Poet Shmoet

I am not a poet, but I love to play with language. Here are two poems I wrote a few years ago. These poems appeal to those who have a burning desire to poke fun of poetry, but until now, weren’t sure how to go about it.

Poet, Shmoet

Nonsense spoken here,

sayeth the sign upon the door.

Tis the pretense to make sense

in all of this that I abhor.


Poet, shmoet, wrotit, stowit,

lest the critics wrench the meaning,

from each and every stanza

with their search for double meaning.


Words, shmerds, purrs, slurs.

The poisoned pens belabor,

and scratch along the wild white space

where ink becomes a saber.


I leave you now with just one thought,

while wading thru Macbeth,

have I flown on poet’s wings

or have I merely babbeleth?

The Muse and the Cat

close up photo of a cat s paw
Photo by Francesco Ungaro on Pexels.com

The muse and the cat snoozed,

while I chewed my pen

and clawed at my scalp.

White space,


chasms of white.


But the cat awoke and stretched

and he licked his lips

and planted circular paws on white space-


conquered white.

Great Books for Horse Lovers; even if you’ve never owned a horse and don’t plan on getting one.

It’s no secret that I love horses. I’ve been blessed to have spent most of my adult life either riding or just being around horses. I love horses.

I think most people love horses even if the only horse they’ve ever ridden was on the Coney Island carousel. Horses fascinate me. They’re a living miracle of survival, evolving over the last 45-55 million years to the present day.

Their offspring, unlike helpless human babies, are on their feet and leaping around within an hour or so of birth.

They can sleep standing up or lying down, survive on rough forage, and are one of the fastest animals on the earth, with the exception of the cheetah. The cheetah has been clocked at 68 mph in a sprint. The Quarter Horse, bred for the quarter mile sprint, has been clocked at 55mph.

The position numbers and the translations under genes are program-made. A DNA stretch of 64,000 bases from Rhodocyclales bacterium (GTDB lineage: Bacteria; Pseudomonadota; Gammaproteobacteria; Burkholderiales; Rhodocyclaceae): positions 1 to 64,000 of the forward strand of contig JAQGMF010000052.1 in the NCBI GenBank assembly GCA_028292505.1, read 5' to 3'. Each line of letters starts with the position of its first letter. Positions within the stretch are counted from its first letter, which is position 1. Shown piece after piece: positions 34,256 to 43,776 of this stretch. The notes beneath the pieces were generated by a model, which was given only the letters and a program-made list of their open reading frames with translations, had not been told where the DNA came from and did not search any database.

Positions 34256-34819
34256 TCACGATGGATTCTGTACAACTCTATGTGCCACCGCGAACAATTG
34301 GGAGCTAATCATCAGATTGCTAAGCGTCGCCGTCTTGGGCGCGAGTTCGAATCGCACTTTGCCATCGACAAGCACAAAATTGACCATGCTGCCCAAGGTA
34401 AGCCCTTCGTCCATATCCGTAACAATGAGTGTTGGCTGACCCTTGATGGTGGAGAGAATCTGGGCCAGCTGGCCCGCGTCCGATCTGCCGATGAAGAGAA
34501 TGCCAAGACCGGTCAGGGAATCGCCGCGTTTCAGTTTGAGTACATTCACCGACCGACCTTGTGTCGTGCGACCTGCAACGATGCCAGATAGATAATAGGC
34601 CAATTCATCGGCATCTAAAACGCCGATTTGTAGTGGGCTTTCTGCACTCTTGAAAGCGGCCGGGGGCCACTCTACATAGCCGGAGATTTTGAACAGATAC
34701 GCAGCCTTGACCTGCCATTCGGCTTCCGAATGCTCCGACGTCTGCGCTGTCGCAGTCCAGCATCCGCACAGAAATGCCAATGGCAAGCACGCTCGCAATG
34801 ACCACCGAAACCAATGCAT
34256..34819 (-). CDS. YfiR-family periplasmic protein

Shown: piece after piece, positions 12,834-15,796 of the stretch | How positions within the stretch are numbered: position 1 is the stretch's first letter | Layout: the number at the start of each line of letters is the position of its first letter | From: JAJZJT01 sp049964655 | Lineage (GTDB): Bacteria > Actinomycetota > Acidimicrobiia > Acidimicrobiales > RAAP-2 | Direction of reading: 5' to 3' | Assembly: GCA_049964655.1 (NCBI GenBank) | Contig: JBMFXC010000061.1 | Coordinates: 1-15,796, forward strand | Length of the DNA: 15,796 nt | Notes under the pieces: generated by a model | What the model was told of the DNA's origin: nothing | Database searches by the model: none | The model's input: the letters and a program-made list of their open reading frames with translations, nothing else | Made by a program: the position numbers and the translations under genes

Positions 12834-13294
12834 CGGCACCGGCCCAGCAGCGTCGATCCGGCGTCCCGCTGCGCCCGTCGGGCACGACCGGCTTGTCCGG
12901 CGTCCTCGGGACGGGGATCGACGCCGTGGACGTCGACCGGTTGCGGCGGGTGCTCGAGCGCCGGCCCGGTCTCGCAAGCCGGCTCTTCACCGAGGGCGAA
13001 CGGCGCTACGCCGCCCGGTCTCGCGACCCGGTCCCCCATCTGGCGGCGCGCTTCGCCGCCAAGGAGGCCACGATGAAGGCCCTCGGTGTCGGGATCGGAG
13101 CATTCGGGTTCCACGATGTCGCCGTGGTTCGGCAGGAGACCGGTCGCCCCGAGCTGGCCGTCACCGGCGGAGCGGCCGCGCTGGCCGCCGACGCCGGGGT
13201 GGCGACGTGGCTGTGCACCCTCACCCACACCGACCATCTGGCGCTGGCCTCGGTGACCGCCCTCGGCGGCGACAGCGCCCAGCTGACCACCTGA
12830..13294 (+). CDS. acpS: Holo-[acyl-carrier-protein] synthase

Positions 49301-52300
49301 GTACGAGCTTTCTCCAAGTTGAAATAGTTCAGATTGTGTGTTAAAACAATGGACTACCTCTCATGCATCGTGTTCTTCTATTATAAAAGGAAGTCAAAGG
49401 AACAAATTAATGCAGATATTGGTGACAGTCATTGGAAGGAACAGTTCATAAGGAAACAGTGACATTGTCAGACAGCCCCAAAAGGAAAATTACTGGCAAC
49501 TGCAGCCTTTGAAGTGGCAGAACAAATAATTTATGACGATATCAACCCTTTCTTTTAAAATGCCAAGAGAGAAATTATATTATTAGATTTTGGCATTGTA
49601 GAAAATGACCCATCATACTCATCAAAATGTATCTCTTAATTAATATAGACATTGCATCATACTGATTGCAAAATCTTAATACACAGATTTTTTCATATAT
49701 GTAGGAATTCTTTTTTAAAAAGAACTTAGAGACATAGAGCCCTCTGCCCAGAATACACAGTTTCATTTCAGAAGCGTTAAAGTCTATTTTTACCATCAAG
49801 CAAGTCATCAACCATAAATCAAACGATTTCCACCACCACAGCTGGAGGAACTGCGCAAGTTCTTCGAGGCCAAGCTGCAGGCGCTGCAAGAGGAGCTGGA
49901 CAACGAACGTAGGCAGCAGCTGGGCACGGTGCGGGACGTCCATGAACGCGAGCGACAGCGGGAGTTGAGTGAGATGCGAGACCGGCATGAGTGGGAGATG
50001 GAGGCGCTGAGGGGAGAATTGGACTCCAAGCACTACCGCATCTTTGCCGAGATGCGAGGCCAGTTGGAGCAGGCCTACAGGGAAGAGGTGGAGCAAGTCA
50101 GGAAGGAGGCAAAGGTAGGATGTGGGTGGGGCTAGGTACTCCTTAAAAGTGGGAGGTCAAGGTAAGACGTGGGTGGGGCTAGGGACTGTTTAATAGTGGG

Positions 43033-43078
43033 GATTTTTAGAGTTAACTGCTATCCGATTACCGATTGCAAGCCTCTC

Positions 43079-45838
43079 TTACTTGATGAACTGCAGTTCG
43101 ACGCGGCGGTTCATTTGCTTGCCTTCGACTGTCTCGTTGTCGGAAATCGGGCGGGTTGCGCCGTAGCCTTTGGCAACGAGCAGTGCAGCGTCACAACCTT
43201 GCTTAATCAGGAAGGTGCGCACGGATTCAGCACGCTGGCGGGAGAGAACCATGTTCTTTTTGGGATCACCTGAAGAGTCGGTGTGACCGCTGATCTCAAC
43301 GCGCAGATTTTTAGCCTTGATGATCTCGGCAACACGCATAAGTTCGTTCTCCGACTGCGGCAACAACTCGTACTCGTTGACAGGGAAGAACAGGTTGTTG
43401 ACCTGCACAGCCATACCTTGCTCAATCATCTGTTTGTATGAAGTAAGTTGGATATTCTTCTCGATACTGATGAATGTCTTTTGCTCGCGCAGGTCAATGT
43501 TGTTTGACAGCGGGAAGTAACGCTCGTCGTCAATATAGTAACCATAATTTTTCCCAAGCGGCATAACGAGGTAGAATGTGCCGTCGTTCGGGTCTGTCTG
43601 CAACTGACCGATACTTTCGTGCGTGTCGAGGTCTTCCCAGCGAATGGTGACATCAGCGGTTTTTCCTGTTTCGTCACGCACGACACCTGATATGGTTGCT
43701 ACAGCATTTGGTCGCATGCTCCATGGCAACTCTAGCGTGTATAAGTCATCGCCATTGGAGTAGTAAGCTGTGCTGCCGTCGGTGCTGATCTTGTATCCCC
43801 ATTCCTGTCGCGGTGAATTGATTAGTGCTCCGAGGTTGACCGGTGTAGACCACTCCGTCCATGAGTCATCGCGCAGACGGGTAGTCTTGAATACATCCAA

What is perhaps surprising to those who don’t spend a lot of time around horses is their extraordinary intelligence and ability to adapt to almost any situation given the right introduction.

As flight animals it isn’t natural for a horse to live in a box stall, stand quietly tied in a horse trailer, or even to accept a rider. Yet they do so because they have an amazing ability to learn and an even greater ability to trust in the right person.

Recently, I was sharing a story of my little herd; three geldings and a pony mare.

We’ve taught all four to match our steps when walking them on lead ropes to and from their paddocks. It looks like this- I take two steps, my horse takes two steps. I take one giant step, my horse takes one giant step. I take one step back, my horse takes one step back. I walk quick, my horse walks quick. I walk slow, my horse walks slow. All the while I notice the horse’s ear closest to my shoulder is tilted slightly towards me. In other words, that’s where he’s putting his attention; on me and my footfalls.

This comes in handy on a night like tonight when the wind is high and the path to the barn is slick with ice.

I don’t have to worry about my horse racing ahead and pulling me down or worse.

Think of the intelligence, awareness, and sensitivity required of a flight animal to voluntarily mirror your steps.

Here are three fun reads for anyone who loves horses and would like to know more about them.








I met Mark Rashid for the first time at a friend’s horsemanship clinic in New Hampshire. In this book, he shares his unique and gentle horsemanship in the form of stories. It’s not only an entertaining read, it’s educational.  What I noticed about Mark and his relationship to horses was how relaxed horses seemed to be around him. I highly recommend all of Mark’s books.

IMG_8448Just after Christmas, I realized I hadn’t received a book from Santa. I always get a book for Christmas! I looked around for a book to read, but nothing appealed. So, I decided to take my dog for a walk to the mailbox. Lo and behold, in the mailbox was a Christmas present from a friend. Lady Long Rider by Bernice Ende. This is her personal story of riding 2,000 miles on horseback from Montana to New Mexico. A quote from the first few pages, “Pride felt the same nervousness that I felt. He wanted to go back home, and, truthfully, so did I. If I turn north I go back to the safety of home. If I turn south I keep moving on a journey I had scarcely begun and for which I was already riddled with doubts…” Well, I leave you there. This is a great read for anyone who wants to chase their dream.

IMG_8449July 6th, 1975, sitting on the couch with my mom, at thirteen years old, I watched the live match race between Ruffian and Foolish Pleasure. This book tells the story of, Ruffian, who was the greatest racing filly of all time, and, of course, the people who loved her.

Share your favorite horse reads in the comment section. I’m always looking for a good horse book!